YouTube Is Cracking Down on Hate Speech and Harmful Content
The platform is breaking with its long-held tradition of allowing potentially objectionable content
As anyone who’s ever spent an afternoon down a YouTube rabbit hole knows, there are many sides to the platform — some more questionable than others. Fortunately, the streaming service is finally taking steps to clean up some of its uglier corners.
On Wednesday, YouTube announced it would remove many videos containing harmful content, Reuters reported. The videos to be taken down include those that deny “well-documented violent events,” such as the Holocaust or school shootings, took place. YouTube will also remove content that promotes hate speech and discriminatory ideologies.
The streaming service also announced it will stop sharing ad revenue with channels that toe the line when it comes to violating YouTube’s hate speech rules.
The new policy marks a major reversal for YouTube, which has long been firm in allowing a diverse range of content, even at the risk of permitting harmful and objectionable content. Critics have increasingly called for YouTube to adjust its policies, accusing the streaming service of providing a platform for hate speech and harassment.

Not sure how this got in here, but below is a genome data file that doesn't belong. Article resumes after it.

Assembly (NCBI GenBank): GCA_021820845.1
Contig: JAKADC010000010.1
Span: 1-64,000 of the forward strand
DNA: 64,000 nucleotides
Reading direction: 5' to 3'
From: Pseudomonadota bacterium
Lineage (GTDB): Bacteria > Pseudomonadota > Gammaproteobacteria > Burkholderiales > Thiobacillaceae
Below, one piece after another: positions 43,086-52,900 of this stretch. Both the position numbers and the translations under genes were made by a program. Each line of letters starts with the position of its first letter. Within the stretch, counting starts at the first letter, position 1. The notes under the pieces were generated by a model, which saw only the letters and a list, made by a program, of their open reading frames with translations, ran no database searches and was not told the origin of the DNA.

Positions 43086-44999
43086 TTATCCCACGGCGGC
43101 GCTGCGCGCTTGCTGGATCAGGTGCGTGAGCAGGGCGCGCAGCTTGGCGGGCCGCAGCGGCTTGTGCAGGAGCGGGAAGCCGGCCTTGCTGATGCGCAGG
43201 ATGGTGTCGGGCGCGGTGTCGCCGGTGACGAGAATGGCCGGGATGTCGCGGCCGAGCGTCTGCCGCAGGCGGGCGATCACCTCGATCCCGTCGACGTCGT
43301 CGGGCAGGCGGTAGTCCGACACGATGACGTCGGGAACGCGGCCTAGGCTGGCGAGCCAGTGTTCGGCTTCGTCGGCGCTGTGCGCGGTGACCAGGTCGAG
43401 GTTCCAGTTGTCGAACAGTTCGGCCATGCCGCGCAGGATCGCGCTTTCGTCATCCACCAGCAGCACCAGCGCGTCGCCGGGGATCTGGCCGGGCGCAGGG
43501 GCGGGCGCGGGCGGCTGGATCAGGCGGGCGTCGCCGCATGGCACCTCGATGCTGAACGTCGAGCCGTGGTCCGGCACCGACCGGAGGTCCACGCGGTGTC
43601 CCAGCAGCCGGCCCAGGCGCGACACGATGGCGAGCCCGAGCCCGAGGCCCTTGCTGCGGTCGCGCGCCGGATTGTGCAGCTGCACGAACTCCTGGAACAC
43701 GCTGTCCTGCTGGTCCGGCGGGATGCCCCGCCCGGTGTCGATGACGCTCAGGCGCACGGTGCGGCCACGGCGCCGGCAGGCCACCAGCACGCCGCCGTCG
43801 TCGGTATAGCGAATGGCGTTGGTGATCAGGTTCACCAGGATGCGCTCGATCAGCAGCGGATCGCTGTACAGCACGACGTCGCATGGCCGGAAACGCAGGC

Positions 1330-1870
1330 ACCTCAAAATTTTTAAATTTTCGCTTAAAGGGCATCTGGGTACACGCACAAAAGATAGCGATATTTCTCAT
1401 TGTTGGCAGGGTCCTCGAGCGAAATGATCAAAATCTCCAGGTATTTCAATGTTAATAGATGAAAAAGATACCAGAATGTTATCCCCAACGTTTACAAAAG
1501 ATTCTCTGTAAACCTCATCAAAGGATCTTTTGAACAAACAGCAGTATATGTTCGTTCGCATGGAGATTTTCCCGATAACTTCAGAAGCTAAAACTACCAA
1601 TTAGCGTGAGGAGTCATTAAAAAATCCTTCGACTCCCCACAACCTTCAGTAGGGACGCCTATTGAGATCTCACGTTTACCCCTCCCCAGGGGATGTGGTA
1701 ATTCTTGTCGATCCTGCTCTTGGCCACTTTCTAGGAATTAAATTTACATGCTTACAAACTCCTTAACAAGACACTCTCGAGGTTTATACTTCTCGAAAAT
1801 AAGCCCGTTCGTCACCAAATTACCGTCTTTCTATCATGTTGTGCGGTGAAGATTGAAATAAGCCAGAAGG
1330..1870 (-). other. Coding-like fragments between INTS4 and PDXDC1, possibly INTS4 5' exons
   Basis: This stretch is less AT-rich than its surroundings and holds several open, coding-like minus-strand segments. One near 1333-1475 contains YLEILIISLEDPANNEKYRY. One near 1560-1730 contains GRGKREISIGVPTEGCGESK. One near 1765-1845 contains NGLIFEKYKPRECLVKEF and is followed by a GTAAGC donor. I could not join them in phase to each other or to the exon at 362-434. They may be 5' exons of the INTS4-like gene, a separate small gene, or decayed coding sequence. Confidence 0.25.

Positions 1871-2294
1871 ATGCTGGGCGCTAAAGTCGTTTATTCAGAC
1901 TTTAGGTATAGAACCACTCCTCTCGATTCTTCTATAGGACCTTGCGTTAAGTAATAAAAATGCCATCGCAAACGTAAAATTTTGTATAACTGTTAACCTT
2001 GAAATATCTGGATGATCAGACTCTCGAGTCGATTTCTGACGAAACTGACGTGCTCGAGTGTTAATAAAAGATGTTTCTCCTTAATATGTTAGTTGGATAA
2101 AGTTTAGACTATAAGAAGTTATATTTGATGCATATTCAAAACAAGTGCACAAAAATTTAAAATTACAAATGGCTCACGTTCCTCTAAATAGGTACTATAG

However, YouTube’s new policy reversal has attracted controversy of its own, with some critics arguing that the move threatens free speech and impedes users’ ability to monetize their content.
“Taking steps impacting people’s speech should be done with care, with attention to context, with clarity and transparency, and a meaningful, timely opportunity to appeal,” said Katharine Trendacosta, manager of policy and activism at the online rights group Electronic Frontier Foundation. “What YouTube is doing does not appear to follow these ideas.”
Meanwhile, others have argued that YouTube’s new policies are merely a small step in the right direction.
“While this is an important step forward, this move alone is insufficient and must be followed by many more changes from YouTube and other tech companies to adequately counter the scourge of online hate and extremism,” said Jonathan Greenblatt, chief executive of the Anti-Defamation League, in a statement.
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